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Anna Rose Holmer’s audacious debut, The Fits, defies expectation at pivotal turns. With a voyeuristic, almost documentarian, approach to characterization, her angle is that of a wallflower, dangling on the narrative precipice of something indefinable and otherworldly that’s also very much intimate, universal. That Holmer’s film truncates at barely an hour and ten minutes, leaving us stumbling for answers in the aftermath of its unchecked mindfucking, is a testament to her nontraditional narrative verve, even if it may leave the casual viewer yammering for proper resolution.

Holmer opens with a young girl tenaciously executing crunches. Entering and exiting the frame, she peers into the camera with an inquisitive gaze. From go, Holmer aims to burrow into our subconscious and Royalty Hightower is her well-plucked entrance point. As Toni, our quietly determined 11-year old heroine, Hightower’s chiseled features and already well-defined muscular structure lend her a tomboyish edge. But it’s her implacable maturity that lends her true intrigue and makes for a proper choice in character examination.

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In Cincinnati’s cruddy urban epicenter, Toni spends afternoons sweeping gymnasium floors, helping her older brother (Da’Sean Minor) as he tidies the community center. Their relationship is nuanced and bare-bones, a reflection of the film’s overarching approach to drama and storytelling. We get a sense that Toni’s predilection for boxing, the presumed endgame for all her training, is a side effect of little sister syndrome but Holmer keeps her intentions coy throughout. In all senses, Holmer is sparse, offering naught but crumbs and context and leaving her audience to assemble them as we might. It’s a presumptive game she plays but audiences willing to engage with her cat-and-mouse narrative structure are in store for dauntless dramatics.

A serendipitous encounter with the school’s Lionesses Dance Team, state champions who may as well have been beamed in from the Red Planet the way Toni is caught off guard but their existence, leads to fast-born obsession. As Toni befriends a few of the more traditionally feminine members of the dance trope, she becomes embroiled in a battle of image, defining who she is and who she will become. Temporary tattoos are scraped off. Pierced ears are abandoned, and not only from infection. When members of the crew suddenly start falling into possessed convulsions, the titular “fits”, Holmer’s extreme metaphorical nerve emerges, crafting an unforeseeable arc that suits The Fits snugly. Limited in scope though it may be, her packs an existential punch to all sides of the cortex.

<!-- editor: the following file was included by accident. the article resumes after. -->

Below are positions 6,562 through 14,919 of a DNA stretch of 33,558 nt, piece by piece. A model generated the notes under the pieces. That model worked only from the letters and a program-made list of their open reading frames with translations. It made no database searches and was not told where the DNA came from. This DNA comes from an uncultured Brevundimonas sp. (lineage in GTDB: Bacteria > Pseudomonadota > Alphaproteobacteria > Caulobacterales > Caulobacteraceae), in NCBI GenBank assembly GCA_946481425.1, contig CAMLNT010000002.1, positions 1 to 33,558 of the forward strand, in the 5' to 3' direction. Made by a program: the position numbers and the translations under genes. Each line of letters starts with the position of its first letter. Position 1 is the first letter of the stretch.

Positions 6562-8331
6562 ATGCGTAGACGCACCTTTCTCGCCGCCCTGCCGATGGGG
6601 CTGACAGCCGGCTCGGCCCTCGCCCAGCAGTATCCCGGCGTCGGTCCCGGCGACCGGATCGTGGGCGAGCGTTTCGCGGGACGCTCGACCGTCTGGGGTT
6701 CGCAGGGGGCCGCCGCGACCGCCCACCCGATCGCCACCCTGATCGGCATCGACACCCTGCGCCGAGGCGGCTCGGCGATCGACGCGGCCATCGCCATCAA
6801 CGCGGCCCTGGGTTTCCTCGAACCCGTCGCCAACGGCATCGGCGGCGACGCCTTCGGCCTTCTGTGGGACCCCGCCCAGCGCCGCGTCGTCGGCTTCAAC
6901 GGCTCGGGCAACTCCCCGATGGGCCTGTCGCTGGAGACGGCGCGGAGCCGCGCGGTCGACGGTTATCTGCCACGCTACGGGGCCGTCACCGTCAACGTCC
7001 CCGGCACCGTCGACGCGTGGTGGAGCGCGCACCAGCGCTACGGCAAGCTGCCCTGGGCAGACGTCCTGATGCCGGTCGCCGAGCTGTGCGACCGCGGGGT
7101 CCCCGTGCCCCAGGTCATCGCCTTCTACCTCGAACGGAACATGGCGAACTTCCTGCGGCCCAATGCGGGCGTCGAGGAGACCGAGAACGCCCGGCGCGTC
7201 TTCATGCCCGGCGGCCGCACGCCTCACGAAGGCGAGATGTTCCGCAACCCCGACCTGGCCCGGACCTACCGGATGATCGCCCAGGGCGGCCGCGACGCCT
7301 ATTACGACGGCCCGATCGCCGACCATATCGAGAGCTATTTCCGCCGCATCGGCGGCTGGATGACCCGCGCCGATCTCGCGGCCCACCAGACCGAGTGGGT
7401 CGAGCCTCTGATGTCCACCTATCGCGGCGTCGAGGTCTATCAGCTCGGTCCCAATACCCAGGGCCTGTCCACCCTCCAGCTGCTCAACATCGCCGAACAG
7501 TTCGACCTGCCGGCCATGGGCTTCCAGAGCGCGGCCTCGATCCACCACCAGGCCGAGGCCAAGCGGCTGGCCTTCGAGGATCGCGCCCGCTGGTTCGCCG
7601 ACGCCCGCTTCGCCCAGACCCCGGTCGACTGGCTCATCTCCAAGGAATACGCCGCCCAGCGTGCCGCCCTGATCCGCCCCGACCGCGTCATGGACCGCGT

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Taking on the coming-of-age slant with authority, Holmer’s film is a cautionary tale of conformity that dodges inertia like a shadow boxer. There’s no hiding the fact that the film functions on a purely emotional level and aims to rile up a subconscious response, even when the concrete elements of Holmer’s film appear at arm’s length. Strong work from Hightower, who both throws herself into the physical commitment of Toni’s routines while exacting a delicate balance between self-assurance and tween curiosities, amplifies the effect and makes for a subject worthy of our pondering.

The bassoon-heavy soundtrack courtesy of Danny Bensi and Saunder Jurriaans keeps that investigative spirit piqued. Its invasive, suspicious soundscape draws our curiosities but doesn’t tell us where to point them. The result is intentionally disorienting but lays the groundwork for Holmer’s explosive, music-driven final moment to explode as if from chrysalis. That The Fits appears to lack a third act is a testament to Holmer’s want to deconstruct the traditional narrative; her bitter unwillingness to conform. That her final imagery will replay over and over in your head is a testament to her staying power as a filmmaker.

CONCLUSION: A brief (70 minute) foray into an experimentalist meditation on maturation, Anna Rose Holmer’s feature debut ‘The Fits’ is a subtle cinematic firecracker that probes fundamental metaphysical treatises of self. At its center lay the question of how one becomes oneself and Holmer’s response is graceful, if well-cloaked, and has the added benefit of a rock solid newcomer in Royalty Hightower.

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